A 200 year old manor house, a questionable death, and a cache of stolen jewelry. Who will kill to keep their secrets?
The gang flips a 200 year old manor house in the beautiful, rolling hills of Brown County, Indiana. Unfortunately the house is the site of a suicide, the result of a broken romance, and is rumored to be haunted. Adam and Maddy get caught up in the story of the young couple who were torn apart by family, local events, and something sinister that still seems to be stalking the house. It might not be a ghost, but whatever it is, it has the potential to be deadly.
Adam Hoale stopped at the end of the driveway and stared. A coyote stood in the weed-infested gravel, daring him to turn onto the drive. The animal was beautiful, with silver tipped brown fur and large, softly furred ears. The predator’s bushy tail snapped with agitation as it watched him.
Adam had never seen a real live coyote before. He was pretty sure it was a bad omen.
The animal didn’t seem inclined to move on. After a few minutes of mutual staring, Adam slid the window down and stuck his head out. “Scat! Go on, get lost.”
The coyote licked its lips and sat.
“Son of a bitch.” Adam’s cell rang and he answered. Before he could say anything Maddy yelled at him. “Where the hell are you, Adam? We’re starving!”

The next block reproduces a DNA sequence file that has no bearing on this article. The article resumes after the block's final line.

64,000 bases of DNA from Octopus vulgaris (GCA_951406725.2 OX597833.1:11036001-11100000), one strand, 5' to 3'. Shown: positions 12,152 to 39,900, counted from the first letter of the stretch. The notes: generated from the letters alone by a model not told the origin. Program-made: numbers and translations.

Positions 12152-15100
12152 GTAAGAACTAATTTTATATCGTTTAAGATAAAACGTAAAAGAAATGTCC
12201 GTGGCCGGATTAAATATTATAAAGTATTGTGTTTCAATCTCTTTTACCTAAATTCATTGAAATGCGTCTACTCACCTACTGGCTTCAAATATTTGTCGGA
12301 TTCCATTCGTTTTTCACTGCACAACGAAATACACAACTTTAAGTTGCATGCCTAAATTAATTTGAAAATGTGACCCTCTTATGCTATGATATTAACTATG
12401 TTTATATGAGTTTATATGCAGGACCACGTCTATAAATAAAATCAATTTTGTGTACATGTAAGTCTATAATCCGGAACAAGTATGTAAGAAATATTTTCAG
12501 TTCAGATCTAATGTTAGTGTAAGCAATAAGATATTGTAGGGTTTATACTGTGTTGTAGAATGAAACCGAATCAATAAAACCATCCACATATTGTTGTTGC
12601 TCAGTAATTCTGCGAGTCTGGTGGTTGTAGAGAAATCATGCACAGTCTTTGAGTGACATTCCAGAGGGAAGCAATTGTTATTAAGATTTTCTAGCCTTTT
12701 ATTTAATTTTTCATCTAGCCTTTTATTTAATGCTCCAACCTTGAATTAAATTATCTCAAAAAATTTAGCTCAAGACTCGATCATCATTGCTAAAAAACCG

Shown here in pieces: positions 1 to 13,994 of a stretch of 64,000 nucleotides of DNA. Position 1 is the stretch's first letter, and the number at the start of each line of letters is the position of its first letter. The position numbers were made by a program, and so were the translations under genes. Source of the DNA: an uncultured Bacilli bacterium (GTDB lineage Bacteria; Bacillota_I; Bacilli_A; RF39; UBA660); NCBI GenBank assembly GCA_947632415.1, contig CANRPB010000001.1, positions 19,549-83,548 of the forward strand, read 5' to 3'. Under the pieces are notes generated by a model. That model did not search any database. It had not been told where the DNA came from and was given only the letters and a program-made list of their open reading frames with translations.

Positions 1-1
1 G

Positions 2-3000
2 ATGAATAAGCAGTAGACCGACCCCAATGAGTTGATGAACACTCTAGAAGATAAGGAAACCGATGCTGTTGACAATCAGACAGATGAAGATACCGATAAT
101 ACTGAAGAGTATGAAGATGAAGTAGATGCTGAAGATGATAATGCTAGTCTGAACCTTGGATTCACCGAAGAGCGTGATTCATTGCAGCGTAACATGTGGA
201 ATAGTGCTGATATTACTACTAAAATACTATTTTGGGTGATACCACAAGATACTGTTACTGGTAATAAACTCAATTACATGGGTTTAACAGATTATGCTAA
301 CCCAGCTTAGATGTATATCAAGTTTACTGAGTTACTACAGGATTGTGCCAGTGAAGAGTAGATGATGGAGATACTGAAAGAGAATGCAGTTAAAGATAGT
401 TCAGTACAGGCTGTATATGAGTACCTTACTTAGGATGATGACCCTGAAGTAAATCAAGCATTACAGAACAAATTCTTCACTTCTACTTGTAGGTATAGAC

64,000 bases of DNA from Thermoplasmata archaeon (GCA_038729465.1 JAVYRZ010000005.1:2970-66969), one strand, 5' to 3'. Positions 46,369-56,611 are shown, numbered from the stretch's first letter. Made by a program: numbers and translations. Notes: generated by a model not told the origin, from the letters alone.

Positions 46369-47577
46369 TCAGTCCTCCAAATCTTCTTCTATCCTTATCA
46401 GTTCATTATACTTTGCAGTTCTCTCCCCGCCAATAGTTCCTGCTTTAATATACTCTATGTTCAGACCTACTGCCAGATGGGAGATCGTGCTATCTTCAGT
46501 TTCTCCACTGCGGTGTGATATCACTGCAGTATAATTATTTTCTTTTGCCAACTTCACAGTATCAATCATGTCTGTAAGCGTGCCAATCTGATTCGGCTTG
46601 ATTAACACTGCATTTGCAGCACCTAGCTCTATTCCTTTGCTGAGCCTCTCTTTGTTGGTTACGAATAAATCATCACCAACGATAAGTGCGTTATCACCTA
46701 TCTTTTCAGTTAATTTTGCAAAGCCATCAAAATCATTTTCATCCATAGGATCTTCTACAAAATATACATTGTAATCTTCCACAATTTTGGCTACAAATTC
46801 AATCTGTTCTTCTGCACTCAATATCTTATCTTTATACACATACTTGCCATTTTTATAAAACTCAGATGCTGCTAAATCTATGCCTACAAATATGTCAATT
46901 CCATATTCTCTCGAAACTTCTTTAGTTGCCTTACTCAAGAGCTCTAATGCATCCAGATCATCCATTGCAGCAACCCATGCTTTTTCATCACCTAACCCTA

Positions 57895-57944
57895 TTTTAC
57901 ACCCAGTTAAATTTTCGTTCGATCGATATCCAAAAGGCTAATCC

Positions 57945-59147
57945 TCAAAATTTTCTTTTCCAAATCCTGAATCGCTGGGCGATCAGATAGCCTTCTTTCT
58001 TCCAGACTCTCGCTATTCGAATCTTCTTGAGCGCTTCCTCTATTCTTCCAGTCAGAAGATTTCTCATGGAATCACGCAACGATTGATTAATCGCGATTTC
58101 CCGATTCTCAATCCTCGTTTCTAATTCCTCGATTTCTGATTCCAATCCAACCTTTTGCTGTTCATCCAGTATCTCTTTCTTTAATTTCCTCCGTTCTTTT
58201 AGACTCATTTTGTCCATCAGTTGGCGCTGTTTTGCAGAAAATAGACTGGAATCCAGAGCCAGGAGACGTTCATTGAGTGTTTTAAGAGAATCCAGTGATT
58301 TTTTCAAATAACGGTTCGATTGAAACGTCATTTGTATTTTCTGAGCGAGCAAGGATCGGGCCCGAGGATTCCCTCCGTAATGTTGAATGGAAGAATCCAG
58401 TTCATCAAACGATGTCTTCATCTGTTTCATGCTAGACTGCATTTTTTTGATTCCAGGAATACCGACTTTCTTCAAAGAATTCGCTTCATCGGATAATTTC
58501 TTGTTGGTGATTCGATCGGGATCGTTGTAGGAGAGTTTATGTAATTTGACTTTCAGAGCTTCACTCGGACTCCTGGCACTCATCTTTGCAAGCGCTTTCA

“I can’t get in the driveway.”
“Why not? Oh shit, did that big tree fall?”
“No.” Adam’s glance slid to the massive walnut tree that leaned precariously over the weed-infused gravel driveway. The tree was half rotted at the base and Adam needed to get a tree guy out to cut it down before it fell. “There’s a coyote sitting here daring me to run it over.”
Silence pulsed for a beat and then, “Run the damn thing over. My blood sugar crashed twenty minutes ago and I’m getting cranky!”
Adam disconnected, murmuring, “Getting cranky. I’d say you flew past cranky a while back.”
Firmly ensconced in his travel position in the passenger seat, Walter whined. The big dog never rode in the car with anything less than four points of contact—butt, two feet, right hip against the back of the seat—and his gaze steadily out the window.
“Sorry buddy. Maddy isn’t mad at us. You know how she gets when she’s hungry.”
Walter sighed, licking his lips. The action reminded Adam of the coyote and he realized Walter would be in danger while they worked at the manor. Adam would have to make sure to keep the big dog close so he didn’t become coyote kibble.
Adam turned back to the driveway and found it empty. “What the…” The coyote seemed to have vanished into thin air. Shaking his head, Adam drove forward.
The driveway was one of Adam’s favorite things about the house. Despite the fact that it needed several loads of gravel, it was a beautiful approach to the elegant house. Three quarters of a mile long, it wound through a dense, rough-hewn landscape of trees and undergrowth. As he rounded the final curve to the house, a small, picturesque lake appeared on the right, its glossy surface dotted with water lilies and a pair of swans that were meaner than Adam’s alcoholic Aunt Minnie in rehab.
But they sure were pretty.